Title: Extraction and Characterization of Spatio-Temporal Patterns in Videos
Keywords: video analysis; spatio-temporal patterns; sequence analysis; data mining; pattern recognition; fluid movement analysis
Supervision: Nicolas Ragot, MCF, HDR , Donatello Conte, MCF, HDR , Dominique Li , Julien Mille
Funding: Academic Grant
Location: Laboratoire d'Informatique Fondamentale et Appliquée de Tours (LIFAT, EA 6300), Université de Tours, France
This thesis research work is about video analysis. More specifically, we are interested in identification and characterization of trajectories in videos. Contrary to common trajectories corresponding to the movement of identifiable objects in videos (tracking of a person, a vehicle, etc.), the goal of this work will be rather on the analysis of the movement of a set of objects forming an heterogeneous "mass", like some fluids, human crowds, or animal swarms, for example. Therefore, with respect to the above context, this thesis will focus on three highly interdependent aspects:
The extraction of spatio-temporels patterns should allow to characterize locally the movements observable in the video ([7, 8]). In order to do this, we should be able to build some spatio-temporal descriptors based on dictionaries for example. One way to extract these patterns could be to use deep learning techniques. Once obtained, these patterns can be mixed together to build sequences.
The next step is to analyze these sequences to find more complex behaviours such as reoccurrence of subsequences, abnormal subsequences, etc. For this, we will focus on the use of data mining methods (sequence mining [1, 2, 3]), as well as sequence matching techniques [4, 5] and pattern recognition techniques , that will have to be adapted to the specificities of the videos. In particular, the goal will not be to work on a unique sequence but jointly with several ones that will characterize the behaviour of the heterogenous “mass” observed in the video.
The results of this thesis will be applied first to the analysis of fluid movements in engine cooling galleries, a problem related to an in-progress collaborative research work with researchers at Zhejiang University in China. Depending on results this shall lead to the submission of an international collaborative project to continue and expand the work. This work can also be applied to many other application domains, such as the analysis of heterogeneous fluid videos, the video-surveillance of human/animal populations, and, in particular, the analysis of crowds, especially on touristic sites.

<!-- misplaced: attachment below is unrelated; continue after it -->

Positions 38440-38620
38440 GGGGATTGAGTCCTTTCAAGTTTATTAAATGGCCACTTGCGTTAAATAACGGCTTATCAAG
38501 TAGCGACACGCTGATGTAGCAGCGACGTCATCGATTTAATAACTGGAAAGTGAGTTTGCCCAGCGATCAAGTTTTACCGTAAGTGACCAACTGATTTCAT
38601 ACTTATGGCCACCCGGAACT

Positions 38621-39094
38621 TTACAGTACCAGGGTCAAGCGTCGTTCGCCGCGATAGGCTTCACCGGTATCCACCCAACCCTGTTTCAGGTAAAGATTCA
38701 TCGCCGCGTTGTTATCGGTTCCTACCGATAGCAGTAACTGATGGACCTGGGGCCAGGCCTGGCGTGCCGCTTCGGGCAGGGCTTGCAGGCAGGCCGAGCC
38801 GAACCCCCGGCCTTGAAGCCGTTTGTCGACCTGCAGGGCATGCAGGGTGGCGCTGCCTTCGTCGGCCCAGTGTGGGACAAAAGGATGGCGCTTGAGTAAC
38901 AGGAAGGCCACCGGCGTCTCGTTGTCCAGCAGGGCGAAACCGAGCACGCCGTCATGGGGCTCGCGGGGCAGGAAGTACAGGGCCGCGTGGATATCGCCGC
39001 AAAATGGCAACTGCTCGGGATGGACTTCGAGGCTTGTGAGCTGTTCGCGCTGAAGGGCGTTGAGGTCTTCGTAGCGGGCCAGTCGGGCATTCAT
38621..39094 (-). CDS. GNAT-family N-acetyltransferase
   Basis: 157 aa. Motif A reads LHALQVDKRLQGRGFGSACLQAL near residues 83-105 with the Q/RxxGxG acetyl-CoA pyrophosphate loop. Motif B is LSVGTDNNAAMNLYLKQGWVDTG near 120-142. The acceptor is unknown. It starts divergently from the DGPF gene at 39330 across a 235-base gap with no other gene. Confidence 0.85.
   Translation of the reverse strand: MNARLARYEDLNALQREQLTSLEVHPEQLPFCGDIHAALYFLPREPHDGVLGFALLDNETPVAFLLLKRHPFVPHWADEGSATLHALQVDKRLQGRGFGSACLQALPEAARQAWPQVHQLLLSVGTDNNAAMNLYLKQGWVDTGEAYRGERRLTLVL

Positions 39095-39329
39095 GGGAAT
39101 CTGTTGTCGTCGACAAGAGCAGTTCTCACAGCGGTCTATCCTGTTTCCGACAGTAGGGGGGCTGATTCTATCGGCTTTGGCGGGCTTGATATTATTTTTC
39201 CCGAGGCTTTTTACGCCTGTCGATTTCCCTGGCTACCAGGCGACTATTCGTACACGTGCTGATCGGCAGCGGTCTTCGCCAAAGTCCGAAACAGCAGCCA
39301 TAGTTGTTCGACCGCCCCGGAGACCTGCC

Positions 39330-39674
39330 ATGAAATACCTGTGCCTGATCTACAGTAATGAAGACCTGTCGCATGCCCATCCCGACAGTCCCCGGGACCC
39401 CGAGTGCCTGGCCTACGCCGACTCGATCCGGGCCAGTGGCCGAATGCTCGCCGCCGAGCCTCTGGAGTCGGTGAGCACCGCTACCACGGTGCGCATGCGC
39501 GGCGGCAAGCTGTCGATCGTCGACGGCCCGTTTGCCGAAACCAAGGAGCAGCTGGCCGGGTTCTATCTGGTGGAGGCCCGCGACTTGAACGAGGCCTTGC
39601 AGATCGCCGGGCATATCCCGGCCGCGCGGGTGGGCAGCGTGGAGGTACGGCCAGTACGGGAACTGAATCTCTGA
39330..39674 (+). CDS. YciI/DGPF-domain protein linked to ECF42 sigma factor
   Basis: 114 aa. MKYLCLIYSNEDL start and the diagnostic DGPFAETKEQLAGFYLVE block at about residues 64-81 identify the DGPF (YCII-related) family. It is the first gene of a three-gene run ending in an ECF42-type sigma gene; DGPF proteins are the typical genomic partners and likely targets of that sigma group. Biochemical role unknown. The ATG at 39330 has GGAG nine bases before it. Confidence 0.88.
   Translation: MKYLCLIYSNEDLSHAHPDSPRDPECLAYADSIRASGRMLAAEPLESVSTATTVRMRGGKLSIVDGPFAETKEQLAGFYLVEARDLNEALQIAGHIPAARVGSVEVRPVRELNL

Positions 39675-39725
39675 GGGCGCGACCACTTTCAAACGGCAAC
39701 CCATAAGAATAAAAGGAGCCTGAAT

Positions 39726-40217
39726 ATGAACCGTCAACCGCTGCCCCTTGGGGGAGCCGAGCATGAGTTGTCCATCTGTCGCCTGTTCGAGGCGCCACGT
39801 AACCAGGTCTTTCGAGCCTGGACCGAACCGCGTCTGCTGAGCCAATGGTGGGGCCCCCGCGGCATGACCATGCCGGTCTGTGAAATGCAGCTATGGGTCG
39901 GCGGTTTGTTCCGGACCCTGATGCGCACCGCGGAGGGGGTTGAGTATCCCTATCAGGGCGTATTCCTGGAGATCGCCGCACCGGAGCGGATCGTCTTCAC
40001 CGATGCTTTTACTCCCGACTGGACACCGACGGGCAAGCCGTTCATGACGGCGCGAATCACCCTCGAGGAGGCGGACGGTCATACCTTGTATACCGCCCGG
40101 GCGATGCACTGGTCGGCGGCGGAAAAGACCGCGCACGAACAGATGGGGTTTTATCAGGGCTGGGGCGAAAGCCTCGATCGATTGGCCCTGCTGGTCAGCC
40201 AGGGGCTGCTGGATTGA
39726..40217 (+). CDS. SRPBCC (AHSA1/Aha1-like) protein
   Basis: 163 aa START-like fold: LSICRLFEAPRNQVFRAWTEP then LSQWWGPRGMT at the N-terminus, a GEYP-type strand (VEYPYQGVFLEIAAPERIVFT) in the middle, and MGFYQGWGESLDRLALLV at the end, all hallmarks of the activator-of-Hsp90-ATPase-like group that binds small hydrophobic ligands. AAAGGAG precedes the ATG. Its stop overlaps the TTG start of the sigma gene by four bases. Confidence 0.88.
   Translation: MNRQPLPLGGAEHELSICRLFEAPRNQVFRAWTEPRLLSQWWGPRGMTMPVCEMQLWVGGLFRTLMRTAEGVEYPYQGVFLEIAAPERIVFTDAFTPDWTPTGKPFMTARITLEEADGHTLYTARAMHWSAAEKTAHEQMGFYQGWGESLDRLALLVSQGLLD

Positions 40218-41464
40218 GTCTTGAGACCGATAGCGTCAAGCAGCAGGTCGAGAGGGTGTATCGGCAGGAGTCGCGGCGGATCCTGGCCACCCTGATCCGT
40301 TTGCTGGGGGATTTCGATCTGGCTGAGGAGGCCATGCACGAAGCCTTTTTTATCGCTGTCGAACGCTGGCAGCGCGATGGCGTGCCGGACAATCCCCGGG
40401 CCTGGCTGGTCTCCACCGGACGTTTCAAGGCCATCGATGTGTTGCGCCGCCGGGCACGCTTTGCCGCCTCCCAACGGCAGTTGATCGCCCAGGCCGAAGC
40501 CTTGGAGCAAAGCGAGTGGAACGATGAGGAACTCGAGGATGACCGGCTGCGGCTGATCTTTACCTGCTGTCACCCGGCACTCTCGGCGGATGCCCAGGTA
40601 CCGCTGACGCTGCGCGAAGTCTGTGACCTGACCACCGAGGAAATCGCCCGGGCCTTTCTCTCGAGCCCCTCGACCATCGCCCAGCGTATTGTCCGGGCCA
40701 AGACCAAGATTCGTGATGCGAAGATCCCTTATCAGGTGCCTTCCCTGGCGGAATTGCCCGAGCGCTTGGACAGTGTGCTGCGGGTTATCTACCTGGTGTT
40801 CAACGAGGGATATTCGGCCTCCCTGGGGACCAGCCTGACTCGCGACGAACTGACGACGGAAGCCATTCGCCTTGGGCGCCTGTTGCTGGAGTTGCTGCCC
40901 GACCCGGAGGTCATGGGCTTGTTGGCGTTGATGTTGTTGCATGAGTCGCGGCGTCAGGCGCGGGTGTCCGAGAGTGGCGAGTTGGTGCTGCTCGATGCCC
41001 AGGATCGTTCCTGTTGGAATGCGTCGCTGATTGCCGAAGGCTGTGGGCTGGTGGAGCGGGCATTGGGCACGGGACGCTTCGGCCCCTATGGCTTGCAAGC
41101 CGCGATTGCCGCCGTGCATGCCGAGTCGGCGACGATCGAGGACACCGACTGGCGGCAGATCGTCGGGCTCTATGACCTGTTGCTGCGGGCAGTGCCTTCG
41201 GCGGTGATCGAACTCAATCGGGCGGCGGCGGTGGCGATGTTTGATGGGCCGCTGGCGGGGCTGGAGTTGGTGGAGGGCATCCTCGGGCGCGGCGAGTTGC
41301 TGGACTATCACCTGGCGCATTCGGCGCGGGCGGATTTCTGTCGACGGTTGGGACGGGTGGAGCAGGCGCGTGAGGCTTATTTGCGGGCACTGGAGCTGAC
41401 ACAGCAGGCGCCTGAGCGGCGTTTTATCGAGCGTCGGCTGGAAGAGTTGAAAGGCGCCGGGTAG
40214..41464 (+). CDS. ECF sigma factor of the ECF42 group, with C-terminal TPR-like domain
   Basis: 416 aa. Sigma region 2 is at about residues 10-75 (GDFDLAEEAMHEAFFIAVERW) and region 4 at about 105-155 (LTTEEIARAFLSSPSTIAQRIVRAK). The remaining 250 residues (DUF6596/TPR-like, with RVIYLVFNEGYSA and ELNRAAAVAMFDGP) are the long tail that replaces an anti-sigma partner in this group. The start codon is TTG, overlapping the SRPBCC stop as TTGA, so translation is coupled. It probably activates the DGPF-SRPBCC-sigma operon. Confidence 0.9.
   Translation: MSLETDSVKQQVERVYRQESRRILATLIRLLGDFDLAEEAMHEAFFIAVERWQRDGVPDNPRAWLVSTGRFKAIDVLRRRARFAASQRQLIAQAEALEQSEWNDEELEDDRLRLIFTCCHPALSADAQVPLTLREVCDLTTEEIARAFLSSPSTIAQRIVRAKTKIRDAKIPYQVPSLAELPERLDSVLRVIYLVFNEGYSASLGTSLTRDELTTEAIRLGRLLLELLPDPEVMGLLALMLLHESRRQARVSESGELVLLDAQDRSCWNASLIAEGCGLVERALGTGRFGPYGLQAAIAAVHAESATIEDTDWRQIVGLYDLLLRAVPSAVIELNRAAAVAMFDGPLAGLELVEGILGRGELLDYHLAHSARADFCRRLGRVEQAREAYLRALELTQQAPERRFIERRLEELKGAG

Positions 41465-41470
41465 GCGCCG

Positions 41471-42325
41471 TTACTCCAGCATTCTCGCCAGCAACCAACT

This Ph.D. thesis will be supervised by both BdTln and RFAI research teams of the LIFAT laboratory of the univsersité de Tours, France.
Directors: Nicolas Ragot, MCF, HDR - Donatello Conte, MCF, HDR
Supervisors: Dominique Li, Julien Mille
The candidate should send by e-mail before the 21st of May 2018: a motivation letter, a detailed CV, the Master thesis abstract and scores obtained during master, the coordinates (e-mail and tel.) of one or two reference persons.
The LIFAT Laboratory is composed of 47 faculty members including Professors, Associate Professors, Research Fellows and PhD students. The Laboratory is organized in three research groups involved on specific topics: Databases and Natural Language Processing, Scheduling and Control, Pattern recognition and Image analysis.
The scientific challenges addressed at the LIFAT Laboratory include the design of models, methods and algorithms to extract information, to discover knowledge from data, to solve combinatorial optimization problems by mainstreaming of human-computer interaction and considering optimization issues.
The Tours city is rich with history and has a well preserved heritage. The urban area of Tours (of nearly 300 000 inhabitants) has a leading part to play in the Loire Valley. It lies at the crossroads of the North-South and East-West communication lines of Europe and is only one hour from Paris by high-speed train. Cost of living is attractive.
(c) GdR 720 ISIS - CNRS - 2011-2018.